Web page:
120. Duration of short acting insulin
    3-6 Hours
  121. Intermediate Acting Insulin AKA
    • NPH
    • Note: Neutral PH is INTERMEDIATE
  122. Long Acting Insulin Generic and Brand
    • Glargine (Lantus)
    • Determir (Levemir)
    • Note: Levemir and Lantus are the LONG bearded wizards. They are GLARGely DETremental.
  123. Onset for Long Lasting Insulin
    2-4 hours
  124. Duration of Long-Lasting Insulin
    18-24 hours
  125. Dawn Phenomenon
    Increased need for insulin at Dawn due to increased glucagon action breaking down glycogen to battle fasting hypoglycemia
  126. Regular + NPH 2x/day
    • Pre-breakfast - Reg:NPH 1:2
    • Pre-supper - Reg:NPH 1:1
  127. Regular + NPH 3x/day
    • Pre-breakfast: Regular + NPH
    • Pre-supper: Regular
    • Pre-bedtime: NPH (a little longer than short acting to battle the Dawn surge)
  128. MDI (NPH + Regular) IDDM insulin regimen (5x/day)? What does MDI stand for?
    • Multiple Daily Injections
    • Before meals (3x): Regular
    • 1-2X/day: NPH
  129. Insulin Pump Therapy
    • Basal, Rapid-Acting, or Short Acting pumped continuously
    • BOLUSES of insulin given before meals
  130. Long-lasting + Rapid-acting IDDM insulin regimen
    • Bedtime: Glargine (Lantus) offers basal insulin
    • Meals: Rapid Acting BOLUS
  131. Insulin Secretagogues are also known as...
    • Sulfonylureas, meglitinides (Gluctorol)
    • Note: Mega Glucosaurs Troll Secretly in the Sulfur pools of Yellowstone
  132. Biguanides Brand and Generic
    • metformin (Glucophage)
    • Note: The BIG one. Macrophage is the BIG bacteria eater. Glucophage is a BIG sugar eater.
  133. Action of Secretagogues
    Promote Insulin Secretion
  134. Action of Biguanides
    • Enhance insulin action
    • Suppress Hepatic Glucose production
  135. Thiazolidinediones are also known as...What do they do?
    • Actos
    • Note: Thia...blah blah blah is a long word that is represented by Big Fish arms. It ACTS on peripheral insulin sensitivity
  136. Alpha glucosidase inhibitors Brand names (2)
    • Acarbose, Precose
    • Note: verbOSE and PREtentious honors society members
  137. Alpha Gluc Inhibitors action
    • Inhibit enzymes that digest carbohydrates
    • Delay absorption
  138. Exenatide Brand
    • Byetta
    • Note: Princess Byetta EXists in a far away land
  139. Action of Exenatide
    • Enhances insulin secretion 
    • Suppresses postprandial glucagon
  140. Amylin agonist Generic and Brand
    pramlintide (Smylin)
  141. Action of Amylin agonist
    Decreases glucagon production
  142. Treatments for uncontrolled diabetes aka Acute Ketoacidosis
    Insulin and rehydration (polyuria/polydypsia)
  143. What is postprandial or reactive hypoglycemia?
    • The pancreas releases too much insulin OR Insulin excessively sensitive
    • Blood glucose falls <50mg/dl 2-5 hours after eating
  144. Goal of PP or Reactive hypoglycemia
    To prevent rapid rise in blood glucose that might stimulate excessive insulin
  145. Addison's Dz?
    • Atrophy of the Adrenal Cortex
    • Decreased Cortisol: glycogen depletion, hypoglycemia
    • Decreased Aldosterone: NA loss, K retention, dehydration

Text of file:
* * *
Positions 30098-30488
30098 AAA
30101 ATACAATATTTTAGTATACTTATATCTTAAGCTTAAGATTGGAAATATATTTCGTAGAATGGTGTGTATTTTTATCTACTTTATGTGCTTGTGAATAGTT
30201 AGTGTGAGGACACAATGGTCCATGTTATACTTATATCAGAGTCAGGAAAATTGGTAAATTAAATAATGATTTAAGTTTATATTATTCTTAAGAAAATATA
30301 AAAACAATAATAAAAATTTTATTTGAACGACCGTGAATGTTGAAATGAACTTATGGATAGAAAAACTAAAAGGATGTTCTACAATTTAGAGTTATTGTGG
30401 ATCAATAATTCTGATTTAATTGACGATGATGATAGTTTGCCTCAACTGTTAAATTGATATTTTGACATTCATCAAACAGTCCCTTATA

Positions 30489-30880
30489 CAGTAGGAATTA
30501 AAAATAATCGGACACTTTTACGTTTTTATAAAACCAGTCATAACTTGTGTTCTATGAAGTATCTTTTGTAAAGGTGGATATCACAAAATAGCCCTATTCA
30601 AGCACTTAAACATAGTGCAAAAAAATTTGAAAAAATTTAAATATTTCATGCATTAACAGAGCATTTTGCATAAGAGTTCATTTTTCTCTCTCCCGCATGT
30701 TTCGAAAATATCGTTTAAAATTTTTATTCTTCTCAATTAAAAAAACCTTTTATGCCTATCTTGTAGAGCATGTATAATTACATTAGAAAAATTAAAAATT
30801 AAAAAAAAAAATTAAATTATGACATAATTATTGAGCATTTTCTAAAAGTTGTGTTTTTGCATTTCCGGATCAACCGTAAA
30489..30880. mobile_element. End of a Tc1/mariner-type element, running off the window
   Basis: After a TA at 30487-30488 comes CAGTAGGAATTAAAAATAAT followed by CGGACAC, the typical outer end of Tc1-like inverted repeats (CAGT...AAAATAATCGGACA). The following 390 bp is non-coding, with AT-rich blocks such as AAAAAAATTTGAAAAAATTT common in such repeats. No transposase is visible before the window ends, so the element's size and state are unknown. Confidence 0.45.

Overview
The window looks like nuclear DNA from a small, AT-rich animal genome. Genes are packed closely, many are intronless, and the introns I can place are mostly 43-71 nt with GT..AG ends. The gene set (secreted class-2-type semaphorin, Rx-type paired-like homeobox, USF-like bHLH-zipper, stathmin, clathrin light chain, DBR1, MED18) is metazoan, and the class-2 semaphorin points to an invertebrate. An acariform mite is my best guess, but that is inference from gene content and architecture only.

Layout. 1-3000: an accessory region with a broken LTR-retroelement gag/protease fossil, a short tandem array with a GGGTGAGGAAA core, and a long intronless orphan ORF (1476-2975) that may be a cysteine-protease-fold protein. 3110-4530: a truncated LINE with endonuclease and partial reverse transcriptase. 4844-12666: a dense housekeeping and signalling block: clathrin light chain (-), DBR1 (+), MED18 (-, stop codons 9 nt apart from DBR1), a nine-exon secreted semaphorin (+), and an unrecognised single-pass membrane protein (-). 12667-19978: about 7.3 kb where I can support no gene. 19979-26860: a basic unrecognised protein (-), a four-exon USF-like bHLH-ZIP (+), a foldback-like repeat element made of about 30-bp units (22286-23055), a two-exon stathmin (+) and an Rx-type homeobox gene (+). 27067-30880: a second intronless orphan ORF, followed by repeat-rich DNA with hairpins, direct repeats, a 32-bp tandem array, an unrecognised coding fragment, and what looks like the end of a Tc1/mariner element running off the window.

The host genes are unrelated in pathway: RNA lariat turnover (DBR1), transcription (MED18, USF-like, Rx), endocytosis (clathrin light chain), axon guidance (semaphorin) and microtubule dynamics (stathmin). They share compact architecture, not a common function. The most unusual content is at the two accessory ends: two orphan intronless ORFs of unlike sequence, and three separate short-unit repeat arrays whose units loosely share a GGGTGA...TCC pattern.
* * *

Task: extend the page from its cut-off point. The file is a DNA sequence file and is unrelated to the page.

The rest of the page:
• Decreased Androgenic: tissue wasting, wt loss
  146. Hyperthyroid?
    • Excess secretion of thyroid hormone
    • Elevated T3 and T4
    • Increased BMR = Wt loss
  147. Hypothyroid?
    • Thyroid hormone deficiency
    • Low T4 with Low or Normal T3
    • Decreased BMR = Wt Gain
  148. Endemic goiter
    Inadequate iodine intake leading to insufficient thyroid hormone
  149. MNT for endemic goiter
    • Iodized salt
    • Foods without GOITROGENS (inhibit synthesis thyroid hormone)
  150. What is Gout
    • Dysfunctional purine metabolism
    • Increased serum URIC ACID (deposits in joints)
  151. What are high purine foods (gout)?
    • broth
    • anchovies
    • sardines
    • organ meats
    • sweetbreads
    • herring
    • mackerel
  152. Meds for Gout and why do we care?
    • Urate Eliminate
    • Colchicine
    • May cause nutrient loss
  153. Galactosemia
    • Missing enzyme that metabolizes galactose
    • TREATED SOLELY BY DIET
  154. Galactosemia NO foods
    • Organ meats
    • MSG extenders
    • Milk
    • Lactose
    • Galactose
    • Whey 
    • Casein
    • Dry milk
    • Solids
    • Curds
    • Calcium
    • Sodium caseinate
    • Dates
    • Bell peppers
  155. Galactosemia YES foods
    • Soy
    • Hydrolyzed casein
    • Lactate
    • Lactic acid
    • Lactalbumin
    • Pure MSG
  156. Urea cycle defects
    Ammonia accumulation
  157. Symptoms of urea cycle defects
    • Vomiting
    • Lethargy
    • Seizures
    • Coma 
    • Anorexia
    • Irritability
  158. Example of Urea Cycle defects
    OTC Ornithine transcarbamylase deficiency
  159. Phenylketonurea (PKU)
    • Missing phenylalanine hydroxylase
    • Unable to convert phenylalanine into tyrosine
    • Poor intellectual function
  160. How is PKU detected?
    Guthrie blood test
  161. MNT for PKU
    • Formulas low in phenylalanine:
    • Phenex 1,2
    • Phenyl-free 1,2
    • No aspartame
  162. Glycogen storage dz
    • Deficiency of glucose-6-phosphatase in liver
    • Impaired gluconeogenesis and glycogenolysis

    Hypoglycemia: liver can convert glycogen to glucose
  163. Homocystinurias
    • Inherited disorder of amino acid metabolism
    • Elevation of methionine and homocysteine (w/ high homocysteine in the urine)
  164. Maple Syrup Urine
    • Cannot metabolize BCAA (LIV)
    • Poor sucking reflex, anorexia, FTT, irritability, sweet burnt maple syrup odor of seat and urine
  165. What is MSUD powder?
    Formula with BCAA for maple syrup urine
  166. MNT for Maple syrup urine
    • High CHO and fat to save Amino Acid
    • Restrict BCAA
    • Small amounts of milk for growth
    • Gelatin (No BCAA)
    • Avoid eggs, meat, nuts, dairy